Sago palms (Cycas revoluta) are not palms at all, according to the University of Illinois, although they have palm-like fronds. Rather, they are ancient plants called cycads, which have been around since before the time of the dinosaurs. Also called "king sago" or "palm cycad," sago palms are the most commercially produced of all the cycads, and are popularly grown in containers, where their growth can be limited.
Origin and History
Sago palms are native to the southernmost islands of Japan. The thick, leathery fronds were traditionally used in funerals by the Japanese. Today, they are often used in floral arrangements. The Japanese also cultivated sago palms as bonsai plants, a tradition that continues today in Japan and other parts of the world as well. Cycads, including sagos, have also been used by many people groups as a source of food or medicine. All parts of the plant are poisonous, however, and must be properly prepared before consumption, making this practice dangerous or even deadly.
Sago palms are evergreen. They have long, slender fronds that arch from the center of the plant in a shape imitative of a fountain. The trunk (as well as the rest of the plant) is very slow-growing, which makes the sago look much more like a shrub than a tree. While sago palms can reach a maximum height of 10 feet, according to Clemson University, they usually average around 4 feet tall and wide. Male plants have a slender, cone-shaped flower, while female plants have a cabbage-like flower.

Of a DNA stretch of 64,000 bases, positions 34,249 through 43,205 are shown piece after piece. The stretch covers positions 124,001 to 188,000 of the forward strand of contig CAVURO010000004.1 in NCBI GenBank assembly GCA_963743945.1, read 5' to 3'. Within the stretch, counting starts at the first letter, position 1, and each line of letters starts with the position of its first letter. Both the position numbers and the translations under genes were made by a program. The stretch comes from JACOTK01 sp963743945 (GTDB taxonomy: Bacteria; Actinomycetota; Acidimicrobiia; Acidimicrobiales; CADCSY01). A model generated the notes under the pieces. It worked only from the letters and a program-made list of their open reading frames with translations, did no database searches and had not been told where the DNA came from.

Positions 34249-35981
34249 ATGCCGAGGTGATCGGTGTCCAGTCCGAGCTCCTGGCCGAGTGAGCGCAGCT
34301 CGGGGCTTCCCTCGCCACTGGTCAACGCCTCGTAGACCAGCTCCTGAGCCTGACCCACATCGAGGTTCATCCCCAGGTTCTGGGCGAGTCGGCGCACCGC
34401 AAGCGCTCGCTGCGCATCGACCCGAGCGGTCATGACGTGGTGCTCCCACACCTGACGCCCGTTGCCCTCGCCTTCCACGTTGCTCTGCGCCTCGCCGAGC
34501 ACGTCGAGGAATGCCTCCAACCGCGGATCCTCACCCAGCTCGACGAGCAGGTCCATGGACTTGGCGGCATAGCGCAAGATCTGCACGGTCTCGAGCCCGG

Sago palms prefer humid, hot temperatures. For that reason, and because they are slow-growing, sago palms are often cultivated as indoor plants. Outdoors, they are only hardy year-round in United States Department of Agriculture (USDA) growing zones 8 through 10.
Sago palms grow well in full sun or partial shade. If there is too much shade, the plant may not grow any new leaves in the spring, according to the University of Illinois. They thrive in dry soil and will not tolerate overly wet conditions. Potting mixtures made for cacti and succulents work well for these plants if grown in a container. Sago palms do not need heavy fertilizing, but can benefit with a light application of a slow-release fertilizer made for tropical foliage plants in the spring.
Overly soggy soil is the most common problem with sago palms, according to the University of California. Poorly draining soil and over-watering will quickly lead to root rot. In some cases, plants that are exposed to full, hot sun in drought conditions may experience yellowing of the leaves. In very hot climates, it is best to plant these bushes in partial shade. Spider mites and other common houseplant insect pests can plague indoor sago palms. These can be rinsed off with a strong stream of water.